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Executive Report : Vehicles with Energy
Tufftruk reports increasing demand for the electric versions of its mini dumpers. Alan Guthrie visited its headquarters in Leek.
Green is an important colour for Tufftruk. This is not only because the manufacturer’s mini dumpers are finished in a bright lime shade. What is also proving significant is the increasing demand for
eco-friendly products. Most sales of the company’s Bendie articulated model are now for the battery powered variant, rather than the diesel or petrol versions.
“With London and other European cities establishing low-emission zones, contractors are looking for environmentally friendly alternatives,” said MD Ron Blackhurst, who established Tufftruk in 2012. Previously he had been Chairman of the Belle Group concrete mixer business that was bought by the Altrad Group in 2009. “We can see situations arising where, for example, a contractor will choose to use two of our 300kg or 450kg-capacity battery Bendie machines for a job in a particular location instead of a conventional 1-tonne diesel model for a greener operation.”
General Manager Andrew Simpson added that the battery powered machine enables work in areas where noise must be minimised, such as around schools or hospitals, and the fact it has zero emissions allows it to be operated indoors, for cellar conversions and similar tasks. “Being articulated, the machines also minimise the risk of damaging turf and soft ground. They are easy to use and to service, and the operator does not have to lift the dumper in order to steer it.”
Power for the Bendie is provided by two 12V batteries driving a DC brushless motor. This gives eight hours of running time and the machine can be recharged overnight. It can work on gradients of up to 25° and a built-on motor brake system is incorporated with a failsafe dead-man’s handle to prevent the unit rolling backwards. “The electric model is designed to be as simple to use as possible,” said Ron Blackhurst. “You squeeze the operating lever to move it and it stops as soon as you let go.”
A new option for the 450kg-capacity machine is the Power-Tip, which can also be retro-fitted. This replaces the original skip assembly and incorporates an electric ram for better tipping control. It also increases the skip discharge height to 252mm, facilitating tasks involved with shuttering work. Also available is the Power-Tip+, which extends the height of discharge to 589mm and can be used for tipping into trailers and conveyors.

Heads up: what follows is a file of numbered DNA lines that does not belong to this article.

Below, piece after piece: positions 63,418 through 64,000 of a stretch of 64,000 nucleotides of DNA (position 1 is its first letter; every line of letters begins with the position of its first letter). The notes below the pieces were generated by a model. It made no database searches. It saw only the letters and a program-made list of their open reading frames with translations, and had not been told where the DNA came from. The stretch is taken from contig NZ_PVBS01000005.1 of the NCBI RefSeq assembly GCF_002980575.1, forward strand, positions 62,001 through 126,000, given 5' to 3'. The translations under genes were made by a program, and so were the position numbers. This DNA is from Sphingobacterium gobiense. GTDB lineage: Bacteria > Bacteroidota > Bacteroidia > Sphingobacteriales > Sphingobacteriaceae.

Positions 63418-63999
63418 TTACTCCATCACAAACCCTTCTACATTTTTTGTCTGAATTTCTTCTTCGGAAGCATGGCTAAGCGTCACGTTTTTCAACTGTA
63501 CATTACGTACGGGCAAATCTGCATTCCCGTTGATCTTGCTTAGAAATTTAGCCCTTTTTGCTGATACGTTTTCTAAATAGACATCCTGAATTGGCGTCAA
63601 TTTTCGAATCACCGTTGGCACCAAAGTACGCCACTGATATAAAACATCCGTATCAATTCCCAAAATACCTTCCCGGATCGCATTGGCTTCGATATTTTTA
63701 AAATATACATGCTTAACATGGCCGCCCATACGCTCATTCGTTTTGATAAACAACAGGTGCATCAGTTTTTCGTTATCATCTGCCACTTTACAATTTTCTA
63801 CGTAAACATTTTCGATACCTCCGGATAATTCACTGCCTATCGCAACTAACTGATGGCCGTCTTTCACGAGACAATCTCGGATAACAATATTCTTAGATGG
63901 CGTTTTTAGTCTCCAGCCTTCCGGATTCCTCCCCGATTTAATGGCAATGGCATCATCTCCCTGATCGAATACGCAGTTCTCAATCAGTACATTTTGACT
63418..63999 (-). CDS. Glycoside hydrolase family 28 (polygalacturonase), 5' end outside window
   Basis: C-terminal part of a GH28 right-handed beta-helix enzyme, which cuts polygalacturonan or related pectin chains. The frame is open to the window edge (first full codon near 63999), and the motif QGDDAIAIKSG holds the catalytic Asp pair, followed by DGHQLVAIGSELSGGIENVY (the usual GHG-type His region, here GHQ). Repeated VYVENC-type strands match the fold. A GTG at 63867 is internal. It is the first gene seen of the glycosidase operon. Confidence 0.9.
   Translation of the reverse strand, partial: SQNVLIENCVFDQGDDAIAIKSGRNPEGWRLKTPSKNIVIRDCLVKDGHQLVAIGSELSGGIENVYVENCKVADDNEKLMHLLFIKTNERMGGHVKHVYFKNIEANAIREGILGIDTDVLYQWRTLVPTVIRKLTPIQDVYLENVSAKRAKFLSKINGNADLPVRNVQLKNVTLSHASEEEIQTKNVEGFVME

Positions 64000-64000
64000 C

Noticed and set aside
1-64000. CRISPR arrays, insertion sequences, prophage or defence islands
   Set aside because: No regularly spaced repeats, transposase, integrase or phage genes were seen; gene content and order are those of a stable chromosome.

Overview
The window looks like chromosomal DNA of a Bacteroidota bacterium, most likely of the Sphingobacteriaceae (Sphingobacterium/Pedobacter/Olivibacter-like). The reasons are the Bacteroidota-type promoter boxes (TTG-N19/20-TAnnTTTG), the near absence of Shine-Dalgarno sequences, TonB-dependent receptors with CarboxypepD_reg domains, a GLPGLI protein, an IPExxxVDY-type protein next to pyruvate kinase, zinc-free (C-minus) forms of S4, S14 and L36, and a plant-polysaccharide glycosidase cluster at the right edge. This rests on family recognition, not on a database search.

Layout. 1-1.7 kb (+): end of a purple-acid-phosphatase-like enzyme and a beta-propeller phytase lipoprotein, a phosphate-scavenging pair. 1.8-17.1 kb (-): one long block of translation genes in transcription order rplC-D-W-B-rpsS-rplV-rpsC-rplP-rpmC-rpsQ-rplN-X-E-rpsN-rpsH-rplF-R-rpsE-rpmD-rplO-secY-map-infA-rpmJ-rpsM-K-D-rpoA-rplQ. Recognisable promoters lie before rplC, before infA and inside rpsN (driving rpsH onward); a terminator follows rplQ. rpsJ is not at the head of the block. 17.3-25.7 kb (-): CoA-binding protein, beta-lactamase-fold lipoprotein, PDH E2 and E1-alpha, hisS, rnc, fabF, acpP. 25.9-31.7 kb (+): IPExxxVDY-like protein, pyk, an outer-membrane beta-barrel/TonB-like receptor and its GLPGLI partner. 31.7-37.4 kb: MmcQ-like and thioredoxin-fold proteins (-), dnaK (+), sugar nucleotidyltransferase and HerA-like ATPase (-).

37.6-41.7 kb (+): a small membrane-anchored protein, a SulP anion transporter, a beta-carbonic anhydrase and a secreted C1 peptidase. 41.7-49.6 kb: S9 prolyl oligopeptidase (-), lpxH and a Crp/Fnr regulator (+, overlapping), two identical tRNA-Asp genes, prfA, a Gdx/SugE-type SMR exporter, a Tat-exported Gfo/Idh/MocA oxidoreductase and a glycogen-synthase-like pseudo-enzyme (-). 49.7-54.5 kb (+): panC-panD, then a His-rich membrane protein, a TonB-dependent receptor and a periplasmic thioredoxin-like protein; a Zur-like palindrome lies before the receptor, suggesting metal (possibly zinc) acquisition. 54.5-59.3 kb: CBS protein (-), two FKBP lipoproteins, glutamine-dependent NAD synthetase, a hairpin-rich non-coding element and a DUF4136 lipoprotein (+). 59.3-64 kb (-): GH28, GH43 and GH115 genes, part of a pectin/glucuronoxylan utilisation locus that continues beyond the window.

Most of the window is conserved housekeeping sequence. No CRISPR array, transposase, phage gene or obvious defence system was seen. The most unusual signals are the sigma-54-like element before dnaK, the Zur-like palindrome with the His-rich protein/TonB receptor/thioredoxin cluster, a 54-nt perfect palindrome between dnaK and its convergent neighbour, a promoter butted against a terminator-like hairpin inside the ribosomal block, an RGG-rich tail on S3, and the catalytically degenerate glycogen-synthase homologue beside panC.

Tufftruk recently became the UK distributor for the Tuffbelt range of portable belt conveyors. There are four models in the line-up, which are imported from Belgium. The company is concentrating particularly on two models which it believes will prove the most popular, namely the 3m Mini and the 4.5m Maxi. Units can be linked together to move materials over longer distances. Tufftruk adds modifications to meet the demands of the hire market, including an automatic belt tensioning system.
The Tuffbelts are available in 110V and 230V and operate with a belt speed of 24m per minute, which is said to achieve a production rate of 50/tonnes of material per hour. “Various hopper sizes are available to suit different materials and the machines are designed for straightforward operation with no complicated electronic circuitry or switches,” said Ron Blackhurst. “And being electric, they represent another green solution with no emissions and low noise.”
A year ago, Tufftruk moved into a factory unit in Leek. This has increased production capacity and offers scope for further expansion. The company’s original facility, based at Ron Blackhurst’s home in nearby Sheen, has now become a design and innovation centre. EHN understands that there are a number of new designs on the drawing board that may reach fruition in the next year or two. •